When a famed black pianist hires an Italian-American bouncer to drive him through the Deep South for a concert tour in 1962, things go awry fast — even with the help of the titular guidebook.
In the upcoming Peter Farrelly-directed road-trip drama Green Book (named after the guides black travelers used to navigate the dangers of pre-civil-rights-era segregation), Mahershala Ali (Moonlight) stars as the sophisticated Don Shirley, while Viggo Mortensen (Captain Fantastic) plays the, well, less-than-sophisticated Tony Vallelonga (better known as "Tony Lip"). And, as seen in the exclusive trailer above, Tony doesn't exactly leap at the opportunity to chauffeur Don. "We're an unusual combination," Mortensen tells EW of the characters. "The odds are that I'm not going to keep the job for the whole trip, because we don't hit it off right off the bat at all."
Spoiler alert: They will — eventually. Green Book is based on the real-life friendship that developed between the two men after their eventful (and often tumultuous) journey. The true story helped the script — written by Farrelly, Brian Hayes Currie, and Tony's son Nick Vallelonga — stand out from the many screenplays that crossed Ali's desk after he won an Oscar for his performance in 2016's Moonlight. "Green Book was a project that I kept thinking about after I had read it," Ali says. "If you look at these two archetypes [in films], it's so often the black guy is serving as some sort of grounding force and reality check who's coming from a low-income or working class environment, for the wealthier, more affluent character… I really responded to the fact that it was flipped on its head the way that it was, and the fact that it was based on a real relationship."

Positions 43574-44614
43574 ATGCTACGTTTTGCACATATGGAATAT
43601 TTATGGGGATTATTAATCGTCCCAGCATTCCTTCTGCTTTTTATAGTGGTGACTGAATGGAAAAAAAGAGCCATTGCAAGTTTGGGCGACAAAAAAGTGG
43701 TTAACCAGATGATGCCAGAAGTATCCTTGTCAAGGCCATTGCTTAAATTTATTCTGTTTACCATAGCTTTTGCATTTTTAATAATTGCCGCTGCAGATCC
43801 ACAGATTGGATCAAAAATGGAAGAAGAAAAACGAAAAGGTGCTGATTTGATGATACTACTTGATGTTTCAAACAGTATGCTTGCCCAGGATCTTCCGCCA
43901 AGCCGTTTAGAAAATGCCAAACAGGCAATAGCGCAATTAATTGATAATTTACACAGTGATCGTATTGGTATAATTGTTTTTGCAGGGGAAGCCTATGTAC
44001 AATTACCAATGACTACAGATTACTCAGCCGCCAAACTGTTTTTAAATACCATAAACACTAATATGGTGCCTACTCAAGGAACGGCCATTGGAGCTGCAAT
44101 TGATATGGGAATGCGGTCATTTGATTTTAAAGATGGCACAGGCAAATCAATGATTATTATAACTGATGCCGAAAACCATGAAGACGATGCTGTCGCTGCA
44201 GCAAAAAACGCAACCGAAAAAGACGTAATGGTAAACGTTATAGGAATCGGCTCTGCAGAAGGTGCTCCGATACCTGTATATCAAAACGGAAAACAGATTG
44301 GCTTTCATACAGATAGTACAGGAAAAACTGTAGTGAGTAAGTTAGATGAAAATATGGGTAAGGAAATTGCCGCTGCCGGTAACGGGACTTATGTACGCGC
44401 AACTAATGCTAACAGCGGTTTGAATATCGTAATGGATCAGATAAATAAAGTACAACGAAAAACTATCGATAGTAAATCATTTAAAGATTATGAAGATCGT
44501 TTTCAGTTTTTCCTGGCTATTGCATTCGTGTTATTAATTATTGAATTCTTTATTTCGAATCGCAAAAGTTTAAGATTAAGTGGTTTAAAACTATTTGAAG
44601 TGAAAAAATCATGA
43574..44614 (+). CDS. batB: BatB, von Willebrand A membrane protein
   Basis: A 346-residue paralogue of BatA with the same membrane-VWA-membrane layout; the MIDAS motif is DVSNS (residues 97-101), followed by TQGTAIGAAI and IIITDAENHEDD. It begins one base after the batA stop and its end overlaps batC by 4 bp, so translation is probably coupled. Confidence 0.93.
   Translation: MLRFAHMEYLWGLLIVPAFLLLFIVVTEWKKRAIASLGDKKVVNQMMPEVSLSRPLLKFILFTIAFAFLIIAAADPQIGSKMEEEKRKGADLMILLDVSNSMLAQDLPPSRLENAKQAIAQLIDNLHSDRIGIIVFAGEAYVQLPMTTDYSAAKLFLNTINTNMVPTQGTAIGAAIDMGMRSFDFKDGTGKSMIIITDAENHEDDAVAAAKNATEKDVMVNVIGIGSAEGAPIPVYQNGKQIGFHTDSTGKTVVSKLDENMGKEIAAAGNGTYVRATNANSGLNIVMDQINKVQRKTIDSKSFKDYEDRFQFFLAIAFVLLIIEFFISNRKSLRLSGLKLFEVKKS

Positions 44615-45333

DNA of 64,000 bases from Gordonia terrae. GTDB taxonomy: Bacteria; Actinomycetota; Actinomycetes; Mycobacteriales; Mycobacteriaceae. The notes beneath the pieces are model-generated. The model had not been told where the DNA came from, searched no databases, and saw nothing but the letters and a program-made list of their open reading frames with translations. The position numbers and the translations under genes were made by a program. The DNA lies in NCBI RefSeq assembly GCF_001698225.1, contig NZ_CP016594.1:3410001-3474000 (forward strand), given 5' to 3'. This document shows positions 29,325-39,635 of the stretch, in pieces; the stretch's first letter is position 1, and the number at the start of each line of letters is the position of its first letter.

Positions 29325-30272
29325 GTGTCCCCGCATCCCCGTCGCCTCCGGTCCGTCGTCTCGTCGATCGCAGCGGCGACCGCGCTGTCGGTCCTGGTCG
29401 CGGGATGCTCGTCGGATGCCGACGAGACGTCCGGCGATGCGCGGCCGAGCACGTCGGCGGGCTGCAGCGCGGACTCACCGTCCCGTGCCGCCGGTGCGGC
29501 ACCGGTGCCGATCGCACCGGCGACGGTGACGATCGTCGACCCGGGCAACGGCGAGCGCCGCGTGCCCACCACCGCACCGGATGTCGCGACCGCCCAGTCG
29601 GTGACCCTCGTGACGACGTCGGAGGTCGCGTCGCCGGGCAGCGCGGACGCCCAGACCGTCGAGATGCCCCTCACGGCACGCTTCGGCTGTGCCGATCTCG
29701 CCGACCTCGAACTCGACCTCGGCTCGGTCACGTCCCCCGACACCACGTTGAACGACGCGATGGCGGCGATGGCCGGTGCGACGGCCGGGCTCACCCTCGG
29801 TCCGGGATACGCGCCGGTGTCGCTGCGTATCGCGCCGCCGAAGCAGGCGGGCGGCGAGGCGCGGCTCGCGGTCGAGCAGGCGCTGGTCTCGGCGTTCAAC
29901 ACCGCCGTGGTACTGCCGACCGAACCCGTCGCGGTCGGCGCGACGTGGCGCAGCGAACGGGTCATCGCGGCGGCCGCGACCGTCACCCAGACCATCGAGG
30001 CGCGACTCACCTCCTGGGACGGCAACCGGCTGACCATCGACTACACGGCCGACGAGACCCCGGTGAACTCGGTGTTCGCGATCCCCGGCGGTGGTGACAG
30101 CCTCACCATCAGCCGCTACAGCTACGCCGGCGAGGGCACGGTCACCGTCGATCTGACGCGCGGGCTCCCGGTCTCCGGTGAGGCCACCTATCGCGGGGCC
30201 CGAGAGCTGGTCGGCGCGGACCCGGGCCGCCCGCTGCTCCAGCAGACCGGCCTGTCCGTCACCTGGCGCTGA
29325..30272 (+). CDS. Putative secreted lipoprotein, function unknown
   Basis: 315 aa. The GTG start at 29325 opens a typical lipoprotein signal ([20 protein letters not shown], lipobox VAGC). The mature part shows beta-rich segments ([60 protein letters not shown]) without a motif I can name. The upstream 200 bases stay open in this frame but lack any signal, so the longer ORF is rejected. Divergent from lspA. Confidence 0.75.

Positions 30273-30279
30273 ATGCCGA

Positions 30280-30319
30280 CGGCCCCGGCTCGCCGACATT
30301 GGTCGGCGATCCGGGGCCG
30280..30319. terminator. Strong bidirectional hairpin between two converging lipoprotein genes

Though Don and Tony "couldn't be more unlike each other," as Mortensen puts it, Ali points out that the street-smart Tony has plenty to teach the celebrated pianist Don — and vice versa. While Tony enjoys a close-knit family, rarely ventures away from home, and feels confident in his place in society, Don struggles with feeling accepted by both the white community and the black: He'd been embraced by white audiences while on stage, but he's treated as an inferior off it; and though he's clearly black, he knows very little about black culture. "As a result, he feels very much alone," Ali explains. "Those are the most interesting characters to me, the ones who have to make a way for themselves, that can only connect to portions of certain communities."
Off-screen, Ali and Mortensen struck up their own friendship much more quickly, and long before uniting on Green Book. While on the awards circuit in early 2017, the pair — both contenders, as Ali was up for Moonlight, and Mortensen for Captain Fantastic — met each other at an industry brunch and began a lengthy conversation. In fact, Ali boarded Green Book only after seeing Mortensen had signed on to the film as well. "We had connected and just talked and hung out for about a half hour [at that awards event]," Ali admits. "But in an event like that that you're going to be there for an hour total, that was a significant amount of time." After all, half an hour in a ballroom can be just as meaningful as eight weeks on the road.